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Polymer electrolyte fuel cells

 PEFC stack of the kW class with metallic bipolar platesFigure 1: PEFC stack of the kW class with metallic bipolar plates

Fuel cells are an important component of the emerging renewable energy sector. They have the potential to reduce the dependence on fossil fuels and result in lower harmful pollution of the atmosphere and reduced greenhouse gas emissions, thus mitigating the effects of climate change. For fuel cells to compete with other technologies, it is necessary that they are engineered to the highest possible standards using the most advanced tools. These include analysis, performance of physical experiments, as well as the development and application of advanced mathematical models.

There are a number of different fuel cell types under development. These include high temperature polymer electrolyte fuel cells (HT-PEFC) as well low temperature polymer electrolyte fuel cells (PEFCs).

High temperature polymer electrolyte fuel cells are operated at temperatures from 160 ° C to 180 ° C. This leads to a higher tolerance of the Pt catalyst against carbon monoxide adsorption compared to low temperature PEFC, which are operated up to 90 ° C. Additionally, gas humidification can be omitted and exhaust water is removed in gaseous state. This makes a HT-PEFC a perfect fit for systems which are operated on the basis of hydrogen rich gases coming from reforming processes. This is of importance for mobile and stationary applications, where middle distillates (e. g. jet fuel, diesel, light fuel oil) are used.

Low-temperature polymer electrolyte fuel cells a best suited when pure hydrogen is available e.g. from pressured vessels like in cars. One main advantage is their cold-start capability in comparison to HT-PEFC. On the contrary they are more prone to poisoning and the water management is more difficult.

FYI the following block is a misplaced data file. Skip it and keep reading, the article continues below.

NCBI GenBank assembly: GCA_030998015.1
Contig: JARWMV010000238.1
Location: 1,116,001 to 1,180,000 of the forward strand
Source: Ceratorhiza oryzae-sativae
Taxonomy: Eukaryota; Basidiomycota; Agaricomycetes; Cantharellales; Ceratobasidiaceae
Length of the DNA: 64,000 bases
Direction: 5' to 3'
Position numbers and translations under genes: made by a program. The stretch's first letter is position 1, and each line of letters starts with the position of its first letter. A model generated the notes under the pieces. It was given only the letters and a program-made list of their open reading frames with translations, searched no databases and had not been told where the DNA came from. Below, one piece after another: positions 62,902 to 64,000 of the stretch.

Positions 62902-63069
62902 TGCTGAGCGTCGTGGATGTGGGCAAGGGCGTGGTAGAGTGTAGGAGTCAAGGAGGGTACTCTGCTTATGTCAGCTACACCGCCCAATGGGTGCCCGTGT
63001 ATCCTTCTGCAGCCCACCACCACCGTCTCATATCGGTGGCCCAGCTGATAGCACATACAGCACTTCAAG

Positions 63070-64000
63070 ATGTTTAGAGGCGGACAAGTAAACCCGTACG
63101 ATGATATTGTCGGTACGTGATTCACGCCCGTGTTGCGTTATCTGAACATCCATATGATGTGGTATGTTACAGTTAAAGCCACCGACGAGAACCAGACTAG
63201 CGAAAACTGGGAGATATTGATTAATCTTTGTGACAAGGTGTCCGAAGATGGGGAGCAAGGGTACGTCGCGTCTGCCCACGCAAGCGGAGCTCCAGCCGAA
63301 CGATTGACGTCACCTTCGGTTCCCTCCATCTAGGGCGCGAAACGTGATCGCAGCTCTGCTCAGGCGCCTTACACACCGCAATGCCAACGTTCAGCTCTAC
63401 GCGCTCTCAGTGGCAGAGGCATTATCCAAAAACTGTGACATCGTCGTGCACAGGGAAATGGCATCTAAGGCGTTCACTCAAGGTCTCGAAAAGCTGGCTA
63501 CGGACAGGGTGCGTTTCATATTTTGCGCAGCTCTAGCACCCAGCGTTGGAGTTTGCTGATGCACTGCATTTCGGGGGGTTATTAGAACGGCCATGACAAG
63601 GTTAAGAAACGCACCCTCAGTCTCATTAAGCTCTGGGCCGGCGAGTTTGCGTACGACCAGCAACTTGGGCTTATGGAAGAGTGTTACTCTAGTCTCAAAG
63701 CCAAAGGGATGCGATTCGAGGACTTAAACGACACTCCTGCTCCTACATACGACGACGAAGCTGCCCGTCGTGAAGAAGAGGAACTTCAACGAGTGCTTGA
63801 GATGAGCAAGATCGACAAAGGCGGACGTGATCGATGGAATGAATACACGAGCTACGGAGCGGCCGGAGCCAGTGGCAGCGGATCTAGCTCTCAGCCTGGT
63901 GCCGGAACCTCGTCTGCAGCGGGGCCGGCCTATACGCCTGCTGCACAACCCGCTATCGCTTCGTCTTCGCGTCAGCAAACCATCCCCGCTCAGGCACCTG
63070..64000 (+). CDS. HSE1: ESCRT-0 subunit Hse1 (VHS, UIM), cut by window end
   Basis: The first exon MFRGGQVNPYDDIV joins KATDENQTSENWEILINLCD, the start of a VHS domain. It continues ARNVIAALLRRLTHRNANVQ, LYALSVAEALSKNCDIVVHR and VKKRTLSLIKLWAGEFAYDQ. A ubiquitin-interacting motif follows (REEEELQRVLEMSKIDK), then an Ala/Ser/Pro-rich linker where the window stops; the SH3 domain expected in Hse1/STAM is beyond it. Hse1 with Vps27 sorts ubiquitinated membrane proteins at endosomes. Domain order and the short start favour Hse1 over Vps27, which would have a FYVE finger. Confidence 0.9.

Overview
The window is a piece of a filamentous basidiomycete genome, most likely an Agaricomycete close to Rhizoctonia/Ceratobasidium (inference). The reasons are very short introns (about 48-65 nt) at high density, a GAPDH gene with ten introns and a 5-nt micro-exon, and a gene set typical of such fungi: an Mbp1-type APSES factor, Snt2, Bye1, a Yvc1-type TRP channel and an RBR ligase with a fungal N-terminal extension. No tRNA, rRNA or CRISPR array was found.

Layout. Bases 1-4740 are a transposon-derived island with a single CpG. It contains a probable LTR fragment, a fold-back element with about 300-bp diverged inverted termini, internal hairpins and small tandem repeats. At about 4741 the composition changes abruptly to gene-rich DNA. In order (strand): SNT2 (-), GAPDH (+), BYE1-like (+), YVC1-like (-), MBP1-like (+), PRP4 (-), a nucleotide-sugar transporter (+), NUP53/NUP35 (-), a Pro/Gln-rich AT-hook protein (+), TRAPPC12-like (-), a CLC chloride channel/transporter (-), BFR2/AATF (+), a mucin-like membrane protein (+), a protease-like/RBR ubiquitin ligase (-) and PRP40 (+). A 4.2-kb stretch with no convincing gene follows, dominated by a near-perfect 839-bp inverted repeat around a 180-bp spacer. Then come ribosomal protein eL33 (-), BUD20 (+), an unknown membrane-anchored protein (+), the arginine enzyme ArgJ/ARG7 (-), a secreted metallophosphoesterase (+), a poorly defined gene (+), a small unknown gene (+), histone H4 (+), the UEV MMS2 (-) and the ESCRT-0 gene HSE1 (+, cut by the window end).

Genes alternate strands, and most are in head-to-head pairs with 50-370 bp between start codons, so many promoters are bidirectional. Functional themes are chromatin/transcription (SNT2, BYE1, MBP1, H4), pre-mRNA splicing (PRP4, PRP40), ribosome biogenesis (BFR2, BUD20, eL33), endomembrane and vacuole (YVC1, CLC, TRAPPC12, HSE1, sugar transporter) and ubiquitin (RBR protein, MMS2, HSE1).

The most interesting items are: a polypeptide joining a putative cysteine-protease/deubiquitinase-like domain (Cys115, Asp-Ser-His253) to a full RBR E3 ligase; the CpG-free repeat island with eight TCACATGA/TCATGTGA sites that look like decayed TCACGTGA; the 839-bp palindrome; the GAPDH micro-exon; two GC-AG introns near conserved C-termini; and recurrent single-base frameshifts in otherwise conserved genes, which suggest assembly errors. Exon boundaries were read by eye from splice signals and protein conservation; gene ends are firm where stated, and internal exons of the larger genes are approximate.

Our major topics for research activities for both fuel cell types range from electrochemical characterization of electrodes with respect to their inner structure up to the design of fuel cell stacks. Furthermore, mathematical models are developed on the basis of experimental validation. The design process of fuel cells and stacks is supported by engineering simulation tools.

Figure 1 shows a PEFC stack in the kilowatt power range.

Focus

Modellierung und Simulation

Modelling and Simulation
• Experimental characterization of fluid flow in channels and porous materials
• Flow simulation in porous materials with the Lattice Boltzmann method
• Fluid flow in fuel cells with Computational Fluid Dynamics

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Technologieentwicklung

Technology development
• HT-PEFC stack development
• Fuel cell stack simulation with CFD
• Graphitic bipolar plates
• Metallic bipolar plates
• Protective coatings

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Technologieentwicklung

Fuel cell stack operation
• Thermic management
• Fluid flow distribution in Stacks

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Zellkomponenten

Fuel cell components
• Corrosion study on bipolar plates
• Structure of the GDL
• Distribution of phosphoric acid in membrane electrode assemblies of HT-PEFC
• Structure and properties of membrane and electrodes of HT-PEFC

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Technologieentwicklung

Applied electro-chemistry
• Characterization of fuel cells
• Corrosion of bipolar plates
• Model development

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Projects

Memphys
BePPel
PRECORS
JARA
External link 4m-centre (Opens new window)
External link ieafuelcell (Opens new window)
External link jcns (Opens new window)

Team Polymer electrolyte fuel cells

Team NiedertemperaturelektrolyseCopyright: IEK-3, Forschungszentrum Jülich


from right to left: Prof. Dr. Werner Lehnert (head of polymer electrolyte fuel cells), Prof. Dr. Steven Beale (Computational Fluid Dynamics), Dr. Uwe Reimer (team leader modelling), Dieter Froning, Mian Bilal Hussain, Philipp Irmscher, Junliang Yu, Dr. Vitali Weißbecker, Yu Lin, Birgit Schumacher, Yun Cai, Niklas Adams, Yasser Rahim, Wei Zou, Eugen Hoppe, Shidong Zhang, Niklas Selke, Dr. Diankai Qiu, Ruiyu Li, Shuai Liu, Max Harraß, Laura Hofer, Prof. Martin Andersson (also: Lund University, Sweden / Computational Fluid Dynamics), Dr. Holger Janßen (team leader stack engineering)

Additional Information

Contact

Prof. Dr. Werner Lehnert
Phone: +49 2461 61-3915
email: w.lehnert@fz-juelich.de

> more Prof. Dr. Lehnert


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